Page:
There is no question in my mind that Troy recognizes the utter gravity and seriousness of the crime he committed. He will regret to his dying day the foolishness and stupidity of the act he committed that led to the death of the young man in the bar that night.

I would be completely willing and proud beyond words to have Troy live in my community. I would love to have him as my friend and colleague in the peace and non-violence work that I am engaged in both here and abroad.

Joy Helmer, RN, MS
Seattle, WA

I first came to know of Troy Chapman in 1994 through a magazine article he had written. I was so impressed with what he had to say that I wrote him a letter, and was again impressed with what he wrote to me in response. When his thoughts became available through the Inspirit newsletter, I became a subscriber. I wrote to him again about some of his ideas in 2002, and once again his response was inspirational.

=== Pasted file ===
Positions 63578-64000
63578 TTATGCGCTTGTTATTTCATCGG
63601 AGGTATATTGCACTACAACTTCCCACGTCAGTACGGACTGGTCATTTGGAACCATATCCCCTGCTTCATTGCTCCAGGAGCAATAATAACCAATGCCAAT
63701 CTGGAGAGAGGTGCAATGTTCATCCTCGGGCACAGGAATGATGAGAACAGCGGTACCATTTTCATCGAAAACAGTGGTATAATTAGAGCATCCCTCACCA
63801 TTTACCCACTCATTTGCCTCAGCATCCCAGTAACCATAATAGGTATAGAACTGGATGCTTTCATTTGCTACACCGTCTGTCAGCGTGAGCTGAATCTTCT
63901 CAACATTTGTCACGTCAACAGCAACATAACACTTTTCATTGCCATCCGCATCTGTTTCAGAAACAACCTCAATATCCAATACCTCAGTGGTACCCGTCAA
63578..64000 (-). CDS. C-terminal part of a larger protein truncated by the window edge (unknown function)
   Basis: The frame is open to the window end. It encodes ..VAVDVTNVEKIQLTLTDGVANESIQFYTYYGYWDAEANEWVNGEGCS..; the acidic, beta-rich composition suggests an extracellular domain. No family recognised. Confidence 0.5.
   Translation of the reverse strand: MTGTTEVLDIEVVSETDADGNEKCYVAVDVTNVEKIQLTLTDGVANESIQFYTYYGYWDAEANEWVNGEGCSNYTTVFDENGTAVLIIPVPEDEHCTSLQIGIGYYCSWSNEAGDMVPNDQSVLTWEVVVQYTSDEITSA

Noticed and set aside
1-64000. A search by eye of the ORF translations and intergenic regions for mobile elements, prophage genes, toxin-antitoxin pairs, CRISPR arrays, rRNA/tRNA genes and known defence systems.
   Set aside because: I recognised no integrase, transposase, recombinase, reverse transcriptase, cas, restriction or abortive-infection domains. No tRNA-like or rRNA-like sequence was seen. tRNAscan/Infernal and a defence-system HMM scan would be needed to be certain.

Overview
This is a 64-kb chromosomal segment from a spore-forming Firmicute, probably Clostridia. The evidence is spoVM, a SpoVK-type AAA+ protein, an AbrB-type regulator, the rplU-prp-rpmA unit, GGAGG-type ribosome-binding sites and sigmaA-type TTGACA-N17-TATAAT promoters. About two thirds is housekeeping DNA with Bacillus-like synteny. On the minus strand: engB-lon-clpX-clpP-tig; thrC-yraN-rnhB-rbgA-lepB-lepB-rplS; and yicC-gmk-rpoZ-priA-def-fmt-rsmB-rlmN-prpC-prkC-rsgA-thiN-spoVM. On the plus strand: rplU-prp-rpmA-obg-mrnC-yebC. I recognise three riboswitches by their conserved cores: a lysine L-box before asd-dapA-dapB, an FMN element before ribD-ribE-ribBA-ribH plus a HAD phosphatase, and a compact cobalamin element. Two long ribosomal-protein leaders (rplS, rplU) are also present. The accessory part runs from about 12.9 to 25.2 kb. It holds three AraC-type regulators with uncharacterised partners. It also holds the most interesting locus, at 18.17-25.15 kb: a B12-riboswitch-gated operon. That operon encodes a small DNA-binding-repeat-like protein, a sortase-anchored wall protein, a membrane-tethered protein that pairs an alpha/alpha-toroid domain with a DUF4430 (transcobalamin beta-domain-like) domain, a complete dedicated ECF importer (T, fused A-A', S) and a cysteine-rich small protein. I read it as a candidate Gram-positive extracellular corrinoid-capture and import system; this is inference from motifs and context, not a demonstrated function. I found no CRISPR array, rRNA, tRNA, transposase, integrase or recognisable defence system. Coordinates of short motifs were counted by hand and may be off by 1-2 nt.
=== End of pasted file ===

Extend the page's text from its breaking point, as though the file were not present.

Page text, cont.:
I am writing this letter for Troy Chapman to request a commutation or at least a review of his sentence because I believe his continued incarceration is serving no good purpose. I believe without any question that he has recognized the seriousness of his crime and takes responsibility for his actions. Beyond that, he has transformed his life to become an influence for good in society, an influence that would increase considerably with his release from prison. I would not only welcome him into my community, but would consider it a privilege to welcome him into my home.

Rosalie Taylor Howlett
Soquel, CA

When I read in the journal “Yes!” the article “Through My Enemy’s Eyes,” by Troy Chapman, I was indeed profoundly touched by it. It was just before Easter in 2002 and we used this article as a preparation for Easter amongst the co-workers and our mentally handicapped adults, whom we call Companions, at our Camphill community in southern France.

The deep insight about the human striving expressed in this article and seeing this put into a biographical context, made me certain that this man is honest and that he knows what he is talking about. I couldn’t do otherwise than to try to contact him in order to express my thanks for this beautiful, wisdom-filled description. The more I pondered about this article, the less it became understandable to me why such a person who served 20 years in prison and has gone through such a fundamental transformation in his life, should stay in prison for 60 to 90 years.